ヒストン修飾が変化することで，ゲノムワイドに遺伝子の発現が制御される．このヒストン修飾変化は，クロマチン免疫沈降（ChIP）や抗修飾ヒストンモノクローナル抗体による免疫染色によって解析されてきた．ヒストン修飾の変化をリアルタイムで解析できれば，経時的なダイナミクスを捉えることができる．我々は，ヒストン修飾を認識する蛍光プローブを用いたライブセルイメージングによって，ヒストン修飾を生きた植物細胞で可視化する技術を確立した．特定のヒストンアセチル化を認識する抗体をもとに作成した蛍光プローブmintbody（modification specific intracellular antibody） を植物培養細胞に遺伝子導入した．その結果，細胞内の蛍光プローブはヒストン修飾を認識し，ヒストン修飾のレベルに応じて核の内外を移行することが明らかとなった．このヒストン修飾ライブイメージング技術によって，植物細胞内のヒストン修飾をリアルタイムで捉えることが可能になった．
Visualization of cytoskeletal organizations is a fundamental research method for understanding plant cell activities. Conventionally, immunostaining methods have been used to visualize cytoskeletons, but some technical difficulties make it hard to obtain a large number of reliable microscopic images. The introduction of fluorescent protein tagging technology and the development of high-throughput method for microscopic image acquisition have made it easier and quicker to obtain many reliable microscopic digital images of cytoskeletons. Based on these technical improvements, a method for quantitative evaluation of cytoskeletal organizations by image analysis has been developed. This method has become an indispensable research approach in state-of-the-art plant cell biology. In this minireview, I outline a practical method to measure image features to quantitatively evaluate the orientation, parallelness, bundling, and density of cytoskeletons using the ImageJ image analysis software.
Florigen is a mobile signal that initiates flowering, which is generated in leaves in response to various environmental stimuli and is transported to the shoot apical meristem (SAM) in plants. The molecular nature of florigen was found to be proteins encoded by the gene FLOWERING LOCUS T (FT) and its orthologs. Recent progress in the molecular biology of florigen revealed its receptors and a transcriptional complex composed of florigen, receptor and transcription factors. In vivo imaging of florigen distribution in the shoot apex and inside a cell contributed to elucidate the essential mechanisms for florigen function. In rice shoot apex, distribution of florigen is clearly visualized by expression of FT protein fused with green fluorescent protein (GFP), and the spatial patterns of downstream gene expression are also visualized by various techniques. At the cellular level, the distribution of florigen and its receptor complex is observed through bimolecular fluorescent complementation (BiFC), which revealed dynamic changes of subcellular localization for florigen and related proteins during the formation of florigen-receptor complex. Here the technique for dissecting SAM is presented to show how SAM samples are prepared for imaging florigen, and recent advances in the regulation of flowering in relation to the contributions from the application of imaging techniques are summarized.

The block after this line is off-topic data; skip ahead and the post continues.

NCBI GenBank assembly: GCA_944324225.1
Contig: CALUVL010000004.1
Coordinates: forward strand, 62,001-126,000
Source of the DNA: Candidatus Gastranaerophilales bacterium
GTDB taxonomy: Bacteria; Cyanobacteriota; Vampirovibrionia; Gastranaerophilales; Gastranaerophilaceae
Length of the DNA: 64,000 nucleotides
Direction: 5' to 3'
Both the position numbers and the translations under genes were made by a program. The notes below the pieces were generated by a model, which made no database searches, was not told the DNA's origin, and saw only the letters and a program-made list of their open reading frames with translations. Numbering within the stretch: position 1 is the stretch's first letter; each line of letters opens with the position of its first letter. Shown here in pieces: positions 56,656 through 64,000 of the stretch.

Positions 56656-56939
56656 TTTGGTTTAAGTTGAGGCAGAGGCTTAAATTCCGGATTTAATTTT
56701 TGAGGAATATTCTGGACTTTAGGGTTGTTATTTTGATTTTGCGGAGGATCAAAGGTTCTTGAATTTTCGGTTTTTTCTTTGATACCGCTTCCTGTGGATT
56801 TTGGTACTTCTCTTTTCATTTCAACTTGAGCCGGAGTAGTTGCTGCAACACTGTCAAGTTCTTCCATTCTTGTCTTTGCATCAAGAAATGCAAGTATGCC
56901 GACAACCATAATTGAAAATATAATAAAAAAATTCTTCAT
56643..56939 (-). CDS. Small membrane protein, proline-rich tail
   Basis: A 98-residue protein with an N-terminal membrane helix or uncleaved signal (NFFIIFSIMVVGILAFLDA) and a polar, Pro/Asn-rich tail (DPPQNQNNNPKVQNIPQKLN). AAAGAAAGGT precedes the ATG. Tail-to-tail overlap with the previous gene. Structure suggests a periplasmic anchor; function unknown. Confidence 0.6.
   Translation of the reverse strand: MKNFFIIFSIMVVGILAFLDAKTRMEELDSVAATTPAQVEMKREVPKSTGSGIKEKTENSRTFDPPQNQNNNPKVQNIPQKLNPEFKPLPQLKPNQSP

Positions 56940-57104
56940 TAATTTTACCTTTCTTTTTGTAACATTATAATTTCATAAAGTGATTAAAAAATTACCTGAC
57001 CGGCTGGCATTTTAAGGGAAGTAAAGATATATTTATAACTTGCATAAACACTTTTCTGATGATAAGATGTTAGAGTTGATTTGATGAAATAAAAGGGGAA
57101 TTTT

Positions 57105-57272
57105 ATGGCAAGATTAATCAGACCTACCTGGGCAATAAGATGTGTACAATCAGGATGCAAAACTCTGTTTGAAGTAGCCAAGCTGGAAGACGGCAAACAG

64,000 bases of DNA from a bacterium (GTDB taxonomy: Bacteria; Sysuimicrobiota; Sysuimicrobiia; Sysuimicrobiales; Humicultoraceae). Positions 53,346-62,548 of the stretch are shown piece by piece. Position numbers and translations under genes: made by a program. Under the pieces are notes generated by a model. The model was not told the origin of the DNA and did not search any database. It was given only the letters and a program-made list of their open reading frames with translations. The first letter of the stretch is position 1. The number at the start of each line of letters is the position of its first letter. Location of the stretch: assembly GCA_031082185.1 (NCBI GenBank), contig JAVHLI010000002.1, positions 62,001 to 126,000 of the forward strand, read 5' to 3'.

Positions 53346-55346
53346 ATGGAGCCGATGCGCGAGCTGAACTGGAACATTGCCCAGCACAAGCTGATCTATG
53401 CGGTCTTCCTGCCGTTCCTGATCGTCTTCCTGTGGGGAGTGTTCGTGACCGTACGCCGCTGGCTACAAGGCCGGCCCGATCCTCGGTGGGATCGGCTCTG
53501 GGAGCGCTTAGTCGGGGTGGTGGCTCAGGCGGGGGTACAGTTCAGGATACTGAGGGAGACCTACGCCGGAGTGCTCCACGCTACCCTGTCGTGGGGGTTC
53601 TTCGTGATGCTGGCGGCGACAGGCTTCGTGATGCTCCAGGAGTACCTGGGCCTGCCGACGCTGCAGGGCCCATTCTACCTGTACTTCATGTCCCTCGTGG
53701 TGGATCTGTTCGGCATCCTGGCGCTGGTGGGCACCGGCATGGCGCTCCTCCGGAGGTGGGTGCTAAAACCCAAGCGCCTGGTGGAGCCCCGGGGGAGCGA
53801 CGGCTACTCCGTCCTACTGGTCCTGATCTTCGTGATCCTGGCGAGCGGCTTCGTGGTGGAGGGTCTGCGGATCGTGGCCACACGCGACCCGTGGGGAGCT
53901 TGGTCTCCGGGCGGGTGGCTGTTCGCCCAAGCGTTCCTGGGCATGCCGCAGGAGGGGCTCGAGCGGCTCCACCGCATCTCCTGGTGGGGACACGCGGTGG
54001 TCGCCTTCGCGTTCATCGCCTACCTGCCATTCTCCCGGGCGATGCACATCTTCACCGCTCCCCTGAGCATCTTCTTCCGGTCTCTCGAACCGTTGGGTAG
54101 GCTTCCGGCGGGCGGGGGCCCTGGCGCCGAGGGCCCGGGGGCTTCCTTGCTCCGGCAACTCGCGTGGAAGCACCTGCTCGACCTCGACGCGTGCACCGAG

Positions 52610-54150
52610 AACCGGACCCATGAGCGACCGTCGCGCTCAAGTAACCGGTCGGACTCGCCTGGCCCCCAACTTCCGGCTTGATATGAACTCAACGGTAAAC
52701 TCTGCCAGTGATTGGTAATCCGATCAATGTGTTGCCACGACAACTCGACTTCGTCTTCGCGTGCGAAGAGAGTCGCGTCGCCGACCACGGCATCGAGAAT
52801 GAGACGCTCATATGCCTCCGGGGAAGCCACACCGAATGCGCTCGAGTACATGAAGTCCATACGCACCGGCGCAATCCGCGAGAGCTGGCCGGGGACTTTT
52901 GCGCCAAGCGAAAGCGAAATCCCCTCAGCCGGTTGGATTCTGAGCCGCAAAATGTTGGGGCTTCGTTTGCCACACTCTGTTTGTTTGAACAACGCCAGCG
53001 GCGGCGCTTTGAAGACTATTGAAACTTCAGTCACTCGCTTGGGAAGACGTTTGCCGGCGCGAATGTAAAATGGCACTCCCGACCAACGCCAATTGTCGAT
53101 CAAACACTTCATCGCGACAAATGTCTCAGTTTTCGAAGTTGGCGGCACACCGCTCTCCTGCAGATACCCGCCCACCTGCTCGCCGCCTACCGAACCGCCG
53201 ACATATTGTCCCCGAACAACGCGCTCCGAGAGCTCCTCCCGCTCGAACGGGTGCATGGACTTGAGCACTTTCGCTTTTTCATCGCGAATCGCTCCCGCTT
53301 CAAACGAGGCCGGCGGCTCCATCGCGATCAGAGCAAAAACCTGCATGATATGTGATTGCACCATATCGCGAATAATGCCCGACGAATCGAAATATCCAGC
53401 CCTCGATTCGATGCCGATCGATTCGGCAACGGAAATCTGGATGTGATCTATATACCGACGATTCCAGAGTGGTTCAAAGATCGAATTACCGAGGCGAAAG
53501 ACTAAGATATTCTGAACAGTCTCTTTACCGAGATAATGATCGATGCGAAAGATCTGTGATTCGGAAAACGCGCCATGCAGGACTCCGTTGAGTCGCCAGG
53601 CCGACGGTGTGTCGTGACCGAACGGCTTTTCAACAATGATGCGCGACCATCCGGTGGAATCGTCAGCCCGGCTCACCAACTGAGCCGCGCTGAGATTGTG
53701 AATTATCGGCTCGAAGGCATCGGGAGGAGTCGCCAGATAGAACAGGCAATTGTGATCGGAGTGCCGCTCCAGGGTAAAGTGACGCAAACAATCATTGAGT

Floral development is an important discipline within plant morphology, which in turn is the oldest botanical discipline. Recent achievements in molecular phylogeny, physiology and ecology have recalled the importance of floral development. To evaluate its contemporary relevance, we organized the JPR (Journal of Plant Research) symposium about the floral development. This symposium was co-organized by the Japanese Society of Plant Morphology and Fundación Flores (Chile).
Following the historical finding on the important contribution of endoreduplication on cell enlargement in the epidermis of leaves and hypocotyls, sometimes people misunderstand that cell size is always proportional to ploidy level. However, it was found that the impact of tetraploidization on cell size differs among cell types. More importantly, while endoreduplication occurs also in parenchymatous cells as well as epidermis in leaves, cell size of parenchymatous cells is very uniform. Our detailed analyses showed that the impact of endoreduplication on cell size is tissue-identity-dependent. Past reports on the relationship among changes in endoreduplication, cell size and organ size should be re-examined considering the above fact.
Chloroplasts (plastids) are able to synthesize energy-containing macromolecules for a great deal of living organisms. Consistent with their endosymbiotic origin, plastids maintain themselves by binary division. Plastid division is carried out by a ring complex called the plastid-dividing (PD) machinery; the PD machinery has inner and outer ring structures across the plastid membranes. Although many studies have been done to reveal the mechanisms of plastid division, much about the components and molecular mechanisms of the PD machinery remain to be discovered. My work demonstrated that: (1) the contractile force of the PD ring is generated via filament-sliding movement by dynamin proteins; (2) the PD ring is composed of polyglucan nanofilaments, synthesized by the glucosyltransferase PDR1; and (3) examination of the FtsZ ring reconstituted in a heterologous system revealed the assembly and contractile dynamics of the FtsZ ring. In addition, we have recently established isolation of the mitochondriondividing (MD) machinery and revealed that the ultrastructure and the dynamics of the isolated MD machinery were similar to those of the isolated PD machinery. Therefore, plastids and mitochondria divide by the action of supramolecular complexes “the PD and MD machineries” including dual contractible rings, the PD/MD ring and the FtsZ ring. These findings will lead to an understanding of how plastids and mitochondria were established during evolution.